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Resilient & Connected Landscapes: Great Plains

Situated in the center of the US, the Great Plains support 10% of the world’s grasslands and the largest remaining herds of native grazing mammals like bison and pronghorn. The prairies, sandhills, and wetlands vary across the landscape in response to a strong west-to-east precipitation gradient caused by the rain shadow of the Rocky Mountains to the west, and locally by variation in landforms and geology.  Fire, drought, and grazing have played key roles in shaping the prairies, and their size and connectivity are important indicators of their viability.  In most of the Great Plain’s ten ecoregions, over 90% of the land is in private ownership, but compatible land use practices such as sustainable ranching practices play important roles in supporting ecosystem function and diversity.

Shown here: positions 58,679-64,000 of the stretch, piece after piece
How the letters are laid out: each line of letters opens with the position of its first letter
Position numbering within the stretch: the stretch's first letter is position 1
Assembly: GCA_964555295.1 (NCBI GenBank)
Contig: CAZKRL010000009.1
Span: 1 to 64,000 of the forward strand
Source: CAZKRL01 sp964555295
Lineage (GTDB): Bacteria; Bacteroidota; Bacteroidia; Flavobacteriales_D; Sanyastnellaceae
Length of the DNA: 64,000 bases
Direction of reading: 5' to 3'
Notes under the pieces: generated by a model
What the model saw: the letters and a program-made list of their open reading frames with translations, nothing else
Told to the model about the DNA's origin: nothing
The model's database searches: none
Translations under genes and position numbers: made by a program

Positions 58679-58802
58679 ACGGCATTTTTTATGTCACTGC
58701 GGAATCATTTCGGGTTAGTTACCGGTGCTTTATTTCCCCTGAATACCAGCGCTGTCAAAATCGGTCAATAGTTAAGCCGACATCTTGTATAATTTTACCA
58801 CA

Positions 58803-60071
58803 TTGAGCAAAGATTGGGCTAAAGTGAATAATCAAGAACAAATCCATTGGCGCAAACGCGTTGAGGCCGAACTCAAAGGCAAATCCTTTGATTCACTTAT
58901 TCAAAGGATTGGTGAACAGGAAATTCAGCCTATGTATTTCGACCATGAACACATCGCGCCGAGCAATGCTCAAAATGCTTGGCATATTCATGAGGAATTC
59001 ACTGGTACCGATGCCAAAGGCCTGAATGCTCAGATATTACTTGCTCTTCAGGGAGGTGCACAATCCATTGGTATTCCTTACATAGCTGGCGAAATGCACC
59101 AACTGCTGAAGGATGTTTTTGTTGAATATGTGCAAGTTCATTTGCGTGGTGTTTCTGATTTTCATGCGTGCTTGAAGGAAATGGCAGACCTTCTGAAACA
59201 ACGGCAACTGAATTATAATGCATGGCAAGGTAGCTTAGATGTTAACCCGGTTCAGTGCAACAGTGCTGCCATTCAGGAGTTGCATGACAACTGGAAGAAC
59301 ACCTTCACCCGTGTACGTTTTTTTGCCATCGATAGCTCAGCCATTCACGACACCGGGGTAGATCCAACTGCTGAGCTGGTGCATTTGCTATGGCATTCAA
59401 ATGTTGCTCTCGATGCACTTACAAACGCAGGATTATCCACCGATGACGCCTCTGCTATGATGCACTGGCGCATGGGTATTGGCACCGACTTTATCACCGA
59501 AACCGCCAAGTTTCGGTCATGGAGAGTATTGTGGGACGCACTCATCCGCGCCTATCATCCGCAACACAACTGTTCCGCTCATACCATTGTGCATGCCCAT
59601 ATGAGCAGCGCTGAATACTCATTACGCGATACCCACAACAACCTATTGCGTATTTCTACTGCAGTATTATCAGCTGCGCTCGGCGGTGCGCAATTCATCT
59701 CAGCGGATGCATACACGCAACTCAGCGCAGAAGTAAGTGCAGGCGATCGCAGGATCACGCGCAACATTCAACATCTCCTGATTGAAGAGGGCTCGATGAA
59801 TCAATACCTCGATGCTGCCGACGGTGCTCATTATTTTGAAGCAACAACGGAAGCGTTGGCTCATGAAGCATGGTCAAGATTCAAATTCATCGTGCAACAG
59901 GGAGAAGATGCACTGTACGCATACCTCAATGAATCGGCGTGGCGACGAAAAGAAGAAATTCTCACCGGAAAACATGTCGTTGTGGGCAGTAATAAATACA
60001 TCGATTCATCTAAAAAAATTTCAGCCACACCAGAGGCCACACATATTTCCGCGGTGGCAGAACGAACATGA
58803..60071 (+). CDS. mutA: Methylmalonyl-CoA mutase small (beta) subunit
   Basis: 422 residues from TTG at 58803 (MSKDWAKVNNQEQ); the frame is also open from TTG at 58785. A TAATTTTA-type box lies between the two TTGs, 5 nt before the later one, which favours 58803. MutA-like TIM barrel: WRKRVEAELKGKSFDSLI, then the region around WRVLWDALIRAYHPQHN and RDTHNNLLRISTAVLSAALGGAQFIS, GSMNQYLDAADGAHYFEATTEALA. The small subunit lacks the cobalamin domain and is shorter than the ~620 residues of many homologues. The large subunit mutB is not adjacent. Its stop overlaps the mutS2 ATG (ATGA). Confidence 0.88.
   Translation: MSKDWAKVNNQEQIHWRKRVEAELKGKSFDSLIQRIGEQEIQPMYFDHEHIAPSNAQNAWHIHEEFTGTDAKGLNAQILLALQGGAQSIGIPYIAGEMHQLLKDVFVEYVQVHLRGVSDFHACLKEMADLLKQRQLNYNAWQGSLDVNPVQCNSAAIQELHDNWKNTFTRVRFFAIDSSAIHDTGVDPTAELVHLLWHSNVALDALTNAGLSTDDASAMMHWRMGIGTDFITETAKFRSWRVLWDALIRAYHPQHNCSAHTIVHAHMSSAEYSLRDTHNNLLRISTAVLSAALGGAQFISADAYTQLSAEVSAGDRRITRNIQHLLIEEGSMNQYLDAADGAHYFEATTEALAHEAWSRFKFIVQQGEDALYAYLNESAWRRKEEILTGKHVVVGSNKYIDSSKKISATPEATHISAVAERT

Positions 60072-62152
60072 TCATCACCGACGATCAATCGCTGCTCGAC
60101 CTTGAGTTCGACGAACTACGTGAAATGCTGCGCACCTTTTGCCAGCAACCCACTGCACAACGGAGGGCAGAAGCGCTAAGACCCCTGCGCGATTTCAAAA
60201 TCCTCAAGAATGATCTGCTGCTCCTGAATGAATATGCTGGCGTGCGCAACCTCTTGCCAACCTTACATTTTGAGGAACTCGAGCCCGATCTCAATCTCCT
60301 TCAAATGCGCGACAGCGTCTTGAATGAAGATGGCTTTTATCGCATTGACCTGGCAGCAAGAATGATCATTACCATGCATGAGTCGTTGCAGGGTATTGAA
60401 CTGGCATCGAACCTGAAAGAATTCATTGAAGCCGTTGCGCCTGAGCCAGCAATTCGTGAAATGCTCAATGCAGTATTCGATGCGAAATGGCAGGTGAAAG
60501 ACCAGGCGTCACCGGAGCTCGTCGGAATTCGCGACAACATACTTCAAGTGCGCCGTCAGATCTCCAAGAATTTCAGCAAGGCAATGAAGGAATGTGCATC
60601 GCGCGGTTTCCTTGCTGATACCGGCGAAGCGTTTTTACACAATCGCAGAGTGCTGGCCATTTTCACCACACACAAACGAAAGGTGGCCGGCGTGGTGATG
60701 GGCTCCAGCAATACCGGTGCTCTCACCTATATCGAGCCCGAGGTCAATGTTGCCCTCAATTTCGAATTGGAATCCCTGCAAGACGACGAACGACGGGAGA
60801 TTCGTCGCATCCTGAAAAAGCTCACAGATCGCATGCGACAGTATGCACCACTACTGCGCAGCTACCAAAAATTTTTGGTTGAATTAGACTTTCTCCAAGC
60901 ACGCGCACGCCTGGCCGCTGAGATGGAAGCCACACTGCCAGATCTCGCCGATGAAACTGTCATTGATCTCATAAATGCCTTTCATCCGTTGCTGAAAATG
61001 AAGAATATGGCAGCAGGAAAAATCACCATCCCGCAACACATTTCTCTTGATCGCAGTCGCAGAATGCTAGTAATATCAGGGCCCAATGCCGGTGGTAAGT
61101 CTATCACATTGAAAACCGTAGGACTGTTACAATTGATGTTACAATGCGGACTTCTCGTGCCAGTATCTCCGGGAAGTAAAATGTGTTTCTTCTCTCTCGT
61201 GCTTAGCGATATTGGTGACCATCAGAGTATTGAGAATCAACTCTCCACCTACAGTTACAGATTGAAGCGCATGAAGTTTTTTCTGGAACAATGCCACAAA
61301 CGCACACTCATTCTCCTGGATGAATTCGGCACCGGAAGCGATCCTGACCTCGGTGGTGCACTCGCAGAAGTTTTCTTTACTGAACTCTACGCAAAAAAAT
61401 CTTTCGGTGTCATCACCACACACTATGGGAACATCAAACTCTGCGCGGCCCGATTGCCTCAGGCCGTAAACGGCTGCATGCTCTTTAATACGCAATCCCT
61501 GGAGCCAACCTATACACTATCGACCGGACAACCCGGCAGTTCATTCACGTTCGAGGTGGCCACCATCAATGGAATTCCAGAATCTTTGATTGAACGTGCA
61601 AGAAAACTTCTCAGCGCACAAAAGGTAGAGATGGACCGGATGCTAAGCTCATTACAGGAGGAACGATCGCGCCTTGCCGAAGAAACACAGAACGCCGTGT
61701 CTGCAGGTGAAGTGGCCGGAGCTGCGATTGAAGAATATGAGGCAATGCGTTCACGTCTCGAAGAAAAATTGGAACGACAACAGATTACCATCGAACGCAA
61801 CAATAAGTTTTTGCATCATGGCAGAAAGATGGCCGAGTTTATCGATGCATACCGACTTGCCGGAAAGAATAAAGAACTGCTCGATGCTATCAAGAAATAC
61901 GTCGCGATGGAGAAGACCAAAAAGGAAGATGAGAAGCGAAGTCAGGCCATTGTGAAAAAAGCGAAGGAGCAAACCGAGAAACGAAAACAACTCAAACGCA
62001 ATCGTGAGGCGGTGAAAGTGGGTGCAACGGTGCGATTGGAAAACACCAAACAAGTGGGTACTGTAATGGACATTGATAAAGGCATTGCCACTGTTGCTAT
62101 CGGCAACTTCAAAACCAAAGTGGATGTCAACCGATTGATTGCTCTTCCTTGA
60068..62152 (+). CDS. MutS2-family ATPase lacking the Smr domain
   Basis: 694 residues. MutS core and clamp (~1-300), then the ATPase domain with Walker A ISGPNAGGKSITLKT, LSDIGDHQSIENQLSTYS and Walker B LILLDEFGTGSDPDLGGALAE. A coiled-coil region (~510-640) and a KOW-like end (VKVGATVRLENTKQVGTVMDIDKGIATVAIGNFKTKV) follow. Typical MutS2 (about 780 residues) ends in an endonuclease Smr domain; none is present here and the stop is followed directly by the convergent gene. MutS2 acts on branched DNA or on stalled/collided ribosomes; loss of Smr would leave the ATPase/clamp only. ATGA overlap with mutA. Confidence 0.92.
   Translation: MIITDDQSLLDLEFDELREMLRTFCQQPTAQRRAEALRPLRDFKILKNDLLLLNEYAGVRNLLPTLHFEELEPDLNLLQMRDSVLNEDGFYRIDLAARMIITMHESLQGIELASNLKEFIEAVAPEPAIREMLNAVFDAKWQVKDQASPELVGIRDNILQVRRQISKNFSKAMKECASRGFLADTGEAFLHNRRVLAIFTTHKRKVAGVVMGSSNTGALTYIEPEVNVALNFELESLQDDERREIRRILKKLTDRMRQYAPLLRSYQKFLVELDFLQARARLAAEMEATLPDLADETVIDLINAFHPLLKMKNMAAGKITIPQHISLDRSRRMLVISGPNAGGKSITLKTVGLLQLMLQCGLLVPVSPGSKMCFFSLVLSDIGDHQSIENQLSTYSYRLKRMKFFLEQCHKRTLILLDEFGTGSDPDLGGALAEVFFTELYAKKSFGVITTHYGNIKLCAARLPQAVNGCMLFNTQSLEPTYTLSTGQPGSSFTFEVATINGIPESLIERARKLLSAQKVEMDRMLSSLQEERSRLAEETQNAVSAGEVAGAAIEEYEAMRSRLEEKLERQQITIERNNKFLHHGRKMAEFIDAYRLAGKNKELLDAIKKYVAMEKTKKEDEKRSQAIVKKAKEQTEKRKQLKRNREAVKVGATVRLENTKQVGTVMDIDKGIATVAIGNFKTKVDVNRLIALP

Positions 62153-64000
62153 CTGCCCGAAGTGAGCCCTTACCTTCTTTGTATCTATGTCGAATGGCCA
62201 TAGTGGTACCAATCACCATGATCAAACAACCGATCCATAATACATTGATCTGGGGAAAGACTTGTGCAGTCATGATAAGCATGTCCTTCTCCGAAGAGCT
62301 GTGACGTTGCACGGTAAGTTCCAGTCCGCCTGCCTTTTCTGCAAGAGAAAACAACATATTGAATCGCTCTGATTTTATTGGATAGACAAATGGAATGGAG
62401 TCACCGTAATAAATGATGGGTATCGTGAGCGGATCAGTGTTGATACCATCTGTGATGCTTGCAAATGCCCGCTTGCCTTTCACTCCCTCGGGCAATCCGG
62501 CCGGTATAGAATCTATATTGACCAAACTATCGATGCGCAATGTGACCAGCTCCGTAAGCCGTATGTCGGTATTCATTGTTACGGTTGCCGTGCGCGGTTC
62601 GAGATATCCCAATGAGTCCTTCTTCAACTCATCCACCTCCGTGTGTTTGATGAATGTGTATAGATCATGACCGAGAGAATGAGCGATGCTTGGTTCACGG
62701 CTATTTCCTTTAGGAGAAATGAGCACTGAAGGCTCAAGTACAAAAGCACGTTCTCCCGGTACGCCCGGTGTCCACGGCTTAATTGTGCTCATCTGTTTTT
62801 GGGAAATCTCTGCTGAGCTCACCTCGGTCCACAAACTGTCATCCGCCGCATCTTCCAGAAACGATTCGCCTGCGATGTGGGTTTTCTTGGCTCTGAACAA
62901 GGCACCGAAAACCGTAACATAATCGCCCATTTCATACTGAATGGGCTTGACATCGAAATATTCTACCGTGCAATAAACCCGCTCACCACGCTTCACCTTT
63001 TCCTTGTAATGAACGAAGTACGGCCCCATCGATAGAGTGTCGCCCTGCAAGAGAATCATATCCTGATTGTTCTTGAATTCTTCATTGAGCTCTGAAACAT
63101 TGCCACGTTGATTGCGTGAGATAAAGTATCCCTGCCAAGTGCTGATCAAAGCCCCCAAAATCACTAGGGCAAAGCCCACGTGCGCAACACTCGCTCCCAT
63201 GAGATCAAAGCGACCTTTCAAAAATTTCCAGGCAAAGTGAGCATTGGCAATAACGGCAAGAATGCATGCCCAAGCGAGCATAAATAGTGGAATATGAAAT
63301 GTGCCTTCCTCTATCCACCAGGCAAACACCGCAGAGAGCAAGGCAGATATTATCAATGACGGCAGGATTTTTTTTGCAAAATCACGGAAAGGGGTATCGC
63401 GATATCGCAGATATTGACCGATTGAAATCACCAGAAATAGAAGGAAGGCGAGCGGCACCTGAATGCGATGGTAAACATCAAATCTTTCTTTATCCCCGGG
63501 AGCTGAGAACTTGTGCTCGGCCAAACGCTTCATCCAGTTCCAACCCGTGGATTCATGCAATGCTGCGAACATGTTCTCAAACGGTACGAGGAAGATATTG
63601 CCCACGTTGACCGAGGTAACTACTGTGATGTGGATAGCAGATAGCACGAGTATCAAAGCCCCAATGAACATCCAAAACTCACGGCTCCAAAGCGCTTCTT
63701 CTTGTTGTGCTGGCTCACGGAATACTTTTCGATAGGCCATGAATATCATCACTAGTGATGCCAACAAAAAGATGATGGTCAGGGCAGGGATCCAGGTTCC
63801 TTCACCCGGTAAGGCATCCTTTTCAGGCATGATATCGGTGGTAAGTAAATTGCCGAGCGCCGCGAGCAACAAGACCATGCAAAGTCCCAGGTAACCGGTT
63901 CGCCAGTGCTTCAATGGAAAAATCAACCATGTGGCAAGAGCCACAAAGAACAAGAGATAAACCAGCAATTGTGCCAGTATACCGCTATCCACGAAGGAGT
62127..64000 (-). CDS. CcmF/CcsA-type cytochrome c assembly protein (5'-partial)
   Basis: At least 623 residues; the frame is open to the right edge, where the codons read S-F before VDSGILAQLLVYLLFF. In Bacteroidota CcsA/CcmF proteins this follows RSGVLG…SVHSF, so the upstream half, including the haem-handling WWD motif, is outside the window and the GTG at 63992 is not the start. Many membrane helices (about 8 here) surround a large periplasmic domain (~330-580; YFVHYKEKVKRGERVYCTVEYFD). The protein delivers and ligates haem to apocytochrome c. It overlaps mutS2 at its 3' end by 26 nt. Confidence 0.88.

The Nature Conservancy, working with partners from eleven states and two countries, has completed a large multi-year study to identify and map the climate-resilient sites that could sustain the important features in the Great Plains region. Here you will find a report explaining the methods, datasets for download, and interactive web tools to explore the results and measure the resilience of places you know. The project was supported by a grant from the Doris Duke Charitable Foundation.






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